Camera: Ahmed Saeed and Umer Bin Ajmal
Producer: Garvita Khybri
Editor: Purnendu Pritam
A rented vehicle stopped at the suburbs of Mirpur Khas city and a middle-aged woman, dressed in all white, stepped out of the car.
She was followed by another old woman, holding the loose end of her brown sari with her hand. Both women distributed some pamphlets to the bystanders and stood on a pile of gravel rocks to gain height in order to address the people gathered there.
The woman in white is Radha Bheel, while the sari-clad lady is Lelan Lohar. Both Bheel and Lohar are contesting the 2018 Pakistan general election as independents from the Mirpur Khas district of Sindh.
The duo belong to the Dalit community, the majority of which lives in the Sindh province under harsh living conditions. In 2016, Bheel, with some other members of the Dalit community, started a movement called Dalit Sujaag Tehreek (DST) to highlight the issues and plight of the backward classes.
We decided to contest elections because no party focuses on the issues that we are facing. Dalits are in majority but tickets are always given to upper caste Hindus. We jumped in the political arena to claim our due political share.
The DST is primarily focusing on the social upliftment and political empowerment of Dalit women. Three out of five candidates contesting elections under the DST banner are Dalit women. Lohar, who is eyeing a seat in the National Assembly, termed the child marriages and forced conversion of Dalit girls as the biggest problem for her community.
I got married at the age of 11 and all my four daughters got married at a tender age. One of my daughters died on account of ill-treatment from her in-laws and pregnancy complications.
The DST uses a pencil as their election symbol as Bheel believes only education can bring real change. Their slogan reads, “Ilmsaanmunjhonpyaar; qalammunjhonhathiyar”, meaning education is my love; pen is my weapon.
The ratio of Muslim and non-Muslim voters in Mirpur Khas is almost equal.
We went to the Muslim areas but got a cold response from them. They were not willing to vote for non-Muslim candidates.
Lack of resources and threats from the rival candidates are other major obstacles the DST has been facing in their election campaign. Lohar said she was asked to withdraw her candidature or be ready for “grave consequences”.
My actual fight is with feudal lords. I am not afraid of them. Why should I be afraid of them? All of us have to die one day.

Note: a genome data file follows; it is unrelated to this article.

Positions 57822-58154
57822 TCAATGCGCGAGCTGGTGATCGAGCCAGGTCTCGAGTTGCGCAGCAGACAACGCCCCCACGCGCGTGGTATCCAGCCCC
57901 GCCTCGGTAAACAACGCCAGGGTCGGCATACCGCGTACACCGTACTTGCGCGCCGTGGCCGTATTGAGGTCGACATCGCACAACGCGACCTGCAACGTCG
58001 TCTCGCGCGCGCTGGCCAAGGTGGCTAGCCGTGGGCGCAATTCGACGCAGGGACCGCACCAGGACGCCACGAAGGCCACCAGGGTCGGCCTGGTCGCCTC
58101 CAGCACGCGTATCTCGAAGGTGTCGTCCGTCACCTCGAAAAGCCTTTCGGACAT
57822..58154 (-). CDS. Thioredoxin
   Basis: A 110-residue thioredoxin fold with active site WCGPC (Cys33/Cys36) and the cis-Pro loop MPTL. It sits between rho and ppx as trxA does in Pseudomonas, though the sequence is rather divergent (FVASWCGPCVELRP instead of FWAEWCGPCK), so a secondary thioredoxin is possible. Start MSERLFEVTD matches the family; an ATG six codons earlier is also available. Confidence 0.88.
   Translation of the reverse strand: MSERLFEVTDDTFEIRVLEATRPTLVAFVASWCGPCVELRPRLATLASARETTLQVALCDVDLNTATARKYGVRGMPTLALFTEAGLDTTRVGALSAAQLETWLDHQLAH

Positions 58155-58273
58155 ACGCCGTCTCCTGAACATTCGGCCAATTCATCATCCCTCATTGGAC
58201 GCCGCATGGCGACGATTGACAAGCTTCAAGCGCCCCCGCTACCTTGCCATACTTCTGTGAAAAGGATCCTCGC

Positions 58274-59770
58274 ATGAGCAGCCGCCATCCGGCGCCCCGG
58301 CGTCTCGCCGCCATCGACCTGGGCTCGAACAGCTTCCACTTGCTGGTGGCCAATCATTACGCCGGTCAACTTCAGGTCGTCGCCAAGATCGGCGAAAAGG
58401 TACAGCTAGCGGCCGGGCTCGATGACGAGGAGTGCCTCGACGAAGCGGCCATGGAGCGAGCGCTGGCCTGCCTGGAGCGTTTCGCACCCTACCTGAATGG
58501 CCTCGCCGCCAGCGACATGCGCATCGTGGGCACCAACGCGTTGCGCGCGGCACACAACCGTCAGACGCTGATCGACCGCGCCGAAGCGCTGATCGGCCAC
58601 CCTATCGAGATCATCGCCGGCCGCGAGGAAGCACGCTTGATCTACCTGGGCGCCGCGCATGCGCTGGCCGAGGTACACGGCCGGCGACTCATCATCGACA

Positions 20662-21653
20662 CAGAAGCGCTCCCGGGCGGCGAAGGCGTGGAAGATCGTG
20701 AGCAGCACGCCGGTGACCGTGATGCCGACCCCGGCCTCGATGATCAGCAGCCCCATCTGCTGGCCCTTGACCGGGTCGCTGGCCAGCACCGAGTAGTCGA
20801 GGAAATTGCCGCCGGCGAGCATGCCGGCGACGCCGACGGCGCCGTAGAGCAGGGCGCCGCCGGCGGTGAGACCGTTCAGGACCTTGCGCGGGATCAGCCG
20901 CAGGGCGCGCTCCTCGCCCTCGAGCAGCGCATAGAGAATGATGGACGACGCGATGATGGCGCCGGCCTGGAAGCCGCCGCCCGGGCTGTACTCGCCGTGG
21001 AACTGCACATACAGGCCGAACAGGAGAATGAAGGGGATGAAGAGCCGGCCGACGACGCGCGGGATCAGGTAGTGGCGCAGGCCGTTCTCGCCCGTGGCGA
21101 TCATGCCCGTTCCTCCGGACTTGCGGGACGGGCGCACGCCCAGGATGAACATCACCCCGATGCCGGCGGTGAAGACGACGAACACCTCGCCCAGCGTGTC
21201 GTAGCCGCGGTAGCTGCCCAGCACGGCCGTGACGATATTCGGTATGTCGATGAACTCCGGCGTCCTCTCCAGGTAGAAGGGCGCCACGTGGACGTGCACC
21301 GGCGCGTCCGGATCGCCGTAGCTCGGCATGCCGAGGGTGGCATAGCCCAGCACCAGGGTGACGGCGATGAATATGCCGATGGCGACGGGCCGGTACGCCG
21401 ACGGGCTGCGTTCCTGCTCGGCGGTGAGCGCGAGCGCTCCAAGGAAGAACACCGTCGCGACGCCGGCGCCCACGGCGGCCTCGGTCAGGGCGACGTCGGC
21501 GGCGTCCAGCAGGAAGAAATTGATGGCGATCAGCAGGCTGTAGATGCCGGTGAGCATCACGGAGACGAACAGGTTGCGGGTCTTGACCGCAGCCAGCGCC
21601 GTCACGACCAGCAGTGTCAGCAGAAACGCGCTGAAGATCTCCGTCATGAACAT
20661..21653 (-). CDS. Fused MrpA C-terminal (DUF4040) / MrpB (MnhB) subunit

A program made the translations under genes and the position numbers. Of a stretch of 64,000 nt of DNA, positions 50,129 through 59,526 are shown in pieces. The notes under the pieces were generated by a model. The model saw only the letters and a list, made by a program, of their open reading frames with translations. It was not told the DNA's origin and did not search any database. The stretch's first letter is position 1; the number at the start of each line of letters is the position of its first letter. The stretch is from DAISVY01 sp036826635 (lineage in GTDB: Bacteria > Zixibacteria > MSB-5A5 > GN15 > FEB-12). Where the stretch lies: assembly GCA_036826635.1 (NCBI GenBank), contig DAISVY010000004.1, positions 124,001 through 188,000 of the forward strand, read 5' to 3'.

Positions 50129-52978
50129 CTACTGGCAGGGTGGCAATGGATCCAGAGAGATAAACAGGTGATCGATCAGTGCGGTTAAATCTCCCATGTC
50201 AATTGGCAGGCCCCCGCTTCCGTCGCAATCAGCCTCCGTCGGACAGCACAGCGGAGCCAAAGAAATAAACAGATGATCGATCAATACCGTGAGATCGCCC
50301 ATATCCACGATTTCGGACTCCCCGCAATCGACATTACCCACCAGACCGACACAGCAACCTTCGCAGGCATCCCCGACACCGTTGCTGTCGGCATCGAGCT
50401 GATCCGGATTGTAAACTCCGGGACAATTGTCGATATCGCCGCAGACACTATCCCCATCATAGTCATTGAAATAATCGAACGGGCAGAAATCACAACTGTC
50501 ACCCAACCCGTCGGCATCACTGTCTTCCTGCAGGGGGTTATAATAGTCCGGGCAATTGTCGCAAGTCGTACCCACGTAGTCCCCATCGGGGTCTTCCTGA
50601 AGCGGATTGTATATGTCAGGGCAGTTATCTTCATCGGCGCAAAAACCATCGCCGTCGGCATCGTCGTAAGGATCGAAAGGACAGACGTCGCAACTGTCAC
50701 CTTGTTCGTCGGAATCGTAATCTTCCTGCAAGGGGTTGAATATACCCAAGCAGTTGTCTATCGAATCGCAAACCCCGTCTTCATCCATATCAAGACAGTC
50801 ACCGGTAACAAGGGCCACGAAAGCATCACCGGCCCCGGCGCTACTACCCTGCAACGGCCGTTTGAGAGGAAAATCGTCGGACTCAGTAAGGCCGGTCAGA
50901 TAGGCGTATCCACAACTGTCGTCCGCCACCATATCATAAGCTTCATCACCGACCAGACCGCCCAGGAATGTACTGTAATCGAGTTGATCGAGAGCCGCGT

Lohar vowed to challenge the feudal lords in the next local government elections, in case she failed to win this time. “We have taken the big step, there is no fear now. We will only move forward, there is no option of going back.”
Bheel said she was confident of winning if influential candidates were discouraged from rigging the ballot. She supported the decision of the Election Commission of Pakistan (ECP) to deploy the Pakistan Army’s personnel inside and outside the polling stations. “We have full faith on our armed forces that they will not allow anyone to cast bogus votes.”
This is the first election of the DST and both Bheel and Lohar are positive with the response their campaign received and plan to register the DST as a political party after the elections.
With the election promises of equality, education and fundamental human rights for all, Bheel is quite optimistic that they will deliver good results on 25 July despite all the roadblocks.
Tribha Satyani, a Sindh-based political analyst, terms fielding Dalit candidates a positive development. He said movements like DST will help voice issues regarding scheduled castes in Parliament. “Although DST candidates winning their constituencies seems highly unlikely, it’s a step in the right direction,” he said.
Once the elections are behind them, Bheel says, they will register DST as a political party with the ECP. “This is just the start of our struggle. After the elections, we will target the next local bodies’ election as well, and will do so with the same spirit,” Bheel said.
According to the 2017 population census, Hinduism is the second largest religion in a predominantly Muslim majority country. Of the total population of 207 million, there are about 2.5 million Hindus.
Bheel said contesting election itself was a victory for them.
We have created ripples by challenging the status quo and we will continue to fight, come what may.